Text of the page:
The trouble with the principles he so painstakingly lists is that neither any one of them nor the ensemble will work if we are thinking about them. The lives he narrates are what they are because someone has been unselfconsciously possessed by a vision of life that compels and draws the focus away from the self. People become “holy” (a word to which I shall come back) as a by-product of attending to something drastically other than themselves. It is no use looking for a philosophy of life that will make you holy; that would be to instrumentalise the vision rather than surrender to it. The humility, the “moral realism”, the sense of limitation, the willingness to be surprised by grace or joy – these are various ways of describing the decentring of the self that ­results from being overtaken by a consciousness of what is demanded of you, either by a vision of the world or by a wholly trusted institution.

And there lies the problem for contemporary culture. We have learned to be wary of comprehensive visions and grand narratives, and we have developed an unprecedentedly corrosive scepticism about institutions. David Jenkins, the former bishop of Durham, observed about forty years ago that we were entering a “dark night of our institutions” – a period in which the integrity and meaningfulness of organised corporate work within a carefully conserved tradition of behaviour was no longer taken for granted. That institutions become self-serving and defensive is beyond question; but the situation was undoubtedly made more intense by the cultural climate of the 1980s and afterwards, in which a narrow definition of “value for money”, cynicism about public service and a deep and resentful assumption that all professional bodies would automatically be closed shops combined to subject many old institutions to externally imposed norms and expectations.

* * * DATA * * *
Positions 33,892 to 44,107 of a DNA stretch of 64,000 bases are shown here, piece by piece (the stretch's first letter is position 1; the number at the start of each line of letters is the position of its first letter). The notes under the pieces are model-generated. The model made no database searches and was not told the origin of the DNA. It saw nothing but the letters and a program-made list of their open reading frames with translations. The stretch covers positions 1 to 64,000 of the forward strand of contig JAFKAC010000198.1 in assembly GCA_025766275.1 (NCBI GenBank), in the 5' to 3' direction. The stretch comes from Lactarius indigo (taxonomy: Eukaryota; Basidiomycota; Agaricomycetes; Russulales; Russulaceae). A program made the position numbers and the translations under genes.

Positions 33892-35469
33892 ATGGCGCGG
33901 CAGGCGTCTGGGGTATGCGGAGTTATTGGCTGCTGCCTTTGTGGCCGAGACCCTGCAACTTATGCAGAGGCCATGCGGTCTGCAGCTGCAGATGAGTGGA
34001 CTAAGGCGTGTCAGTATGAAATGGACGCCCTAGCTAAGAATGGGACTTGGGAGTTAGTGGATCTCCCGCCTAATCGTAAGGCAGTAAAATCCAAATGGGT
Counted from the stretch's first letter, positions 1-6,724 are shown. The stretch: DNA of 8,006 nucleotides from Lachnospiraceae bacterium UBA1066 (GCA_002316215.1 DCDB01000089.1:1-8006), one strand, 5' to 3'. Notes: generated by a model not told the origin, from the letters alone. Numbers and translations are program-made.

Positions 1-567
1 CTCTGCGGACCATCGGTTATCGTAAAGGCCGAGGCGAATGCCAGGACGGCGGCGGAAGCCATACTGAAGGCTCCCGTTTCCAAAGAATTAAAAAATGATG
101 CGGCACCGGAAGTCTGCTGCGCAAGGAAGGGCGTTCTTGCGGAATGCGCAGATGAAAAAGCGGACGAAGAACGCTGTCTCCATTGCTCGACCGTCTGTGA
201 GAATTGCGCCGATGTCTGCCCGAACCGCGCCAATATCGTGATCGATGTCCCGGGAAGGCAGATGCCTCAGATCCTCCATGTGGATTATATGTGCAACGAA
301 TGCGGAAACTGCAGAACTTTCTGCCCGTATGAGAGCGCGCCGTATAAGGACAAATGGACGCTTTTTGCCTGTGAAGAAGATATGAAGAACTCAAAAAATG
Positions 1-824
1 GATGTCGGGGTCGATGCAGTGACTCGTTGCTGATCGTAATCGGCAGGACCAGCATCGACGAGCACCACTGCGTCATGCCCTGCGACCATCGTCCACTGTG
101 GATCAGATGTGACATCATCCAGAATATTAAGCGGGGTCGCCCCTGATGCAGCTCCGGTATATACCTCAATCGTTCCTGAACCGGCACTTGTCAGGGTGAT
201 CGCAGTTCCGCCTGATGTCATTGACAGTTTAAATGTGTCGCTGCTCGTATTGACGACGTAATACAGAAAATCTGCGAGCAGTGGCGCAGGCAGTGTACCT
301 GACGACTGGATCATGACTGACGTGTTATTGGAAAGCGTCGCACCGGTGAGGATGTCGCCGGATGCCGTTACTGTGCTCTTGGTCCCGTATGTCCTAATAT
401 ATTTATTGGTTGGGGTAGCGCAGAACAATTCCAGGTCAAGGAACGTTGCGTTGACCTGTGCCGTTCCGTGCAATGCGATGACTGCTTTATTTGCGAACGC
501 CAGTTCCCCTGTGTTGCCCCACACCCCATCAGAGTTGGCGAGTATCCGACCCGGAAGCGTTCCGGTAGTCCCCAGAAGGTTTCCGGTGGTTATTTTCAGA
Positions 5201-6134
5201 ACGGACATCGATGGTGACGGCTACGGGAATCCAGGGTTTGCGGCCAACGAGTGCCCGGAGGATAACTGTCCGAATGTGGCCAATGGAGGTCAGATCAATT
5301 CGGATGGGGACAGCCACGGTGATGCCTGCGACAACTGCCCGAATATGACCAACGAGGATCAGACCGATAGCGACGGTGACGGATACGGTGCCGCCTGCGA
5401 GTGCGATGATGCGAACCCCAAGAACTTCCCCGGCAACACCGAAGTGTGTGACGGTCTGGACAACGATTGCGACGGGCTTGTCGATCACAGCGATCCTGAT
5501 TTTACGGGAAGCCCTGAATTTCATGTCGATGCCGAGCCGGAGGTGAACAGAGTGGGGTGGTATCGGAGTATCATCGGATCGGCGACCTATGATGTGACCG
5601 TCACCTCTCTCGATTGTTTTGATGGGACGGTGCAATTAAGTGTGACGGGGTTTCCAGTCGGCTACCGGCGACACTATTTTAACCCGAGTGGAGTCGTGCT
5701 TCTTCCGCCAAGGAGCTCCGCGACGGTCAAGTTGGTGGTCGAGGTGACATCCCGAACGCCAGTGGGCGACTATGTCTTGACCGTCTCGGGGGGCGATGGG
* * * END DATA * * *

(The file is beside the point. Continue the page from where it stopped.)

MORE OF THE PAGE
Brooks specifically writes about the importance of institutions for his version of the good life, but does not provide much analysis of why this kind of support is so much weaker than it was. An obsessively close focus on performance and profit or economy in the short term will not generate the sense of mutual expectation and long-term fidelity that can inspire selflessness. And, as has been remarked frequently since the 2008 financial crisis, institutions that are encouraged to be ruthless or cavalier in their relations with employees should not be surprised if there is a deficit in corporate morale and corporate morality, let alone ordinary professional loyalty.

But this is not quite all. The institutions Brooks cites as producing “character” are very diverse, from the Catholic Church to the armed forces, and even the more nebulous “institution” of old-style journalism. The diversity poses its own question. Not all such institutions are manifestly working with inner integrity or justice. It is possible for basically unhealthy institutions to produce “character” simply by providing clear structure and discipline; but do we then say that the SS is a school for character? Not easy to answer: an institution of this sort might produce a kind of selflessness, a sense of meaning detached from the individual’s agenda. But we should also – surely – want to say that it was serving a deformed and corrupt idea of human identity, and thus a deformed and corrupt idea of the self. To abandon the self to an institutional identity of this kind is not to be delivered from the ambivalence of self-will but to identify with a poisonous self-will of another kind: the corporate egotism of racial violence and mass terror directed against the Other.

Which suggests that we need to fill out the notion of character a bit more fully. The language of character usually has a great deal to do with what we could call the “formal” requirements of good behaviour – habits of self-questioning, devotion to something more than one’s gratification, the sense of limit and mortality, and so on. But we need to add substantive elements: habits of mind and heart that tend to the well-being of others without reserve, an openness to feel or at least register the weight of another’s (any other’s) pain, an acceptance of solidarity.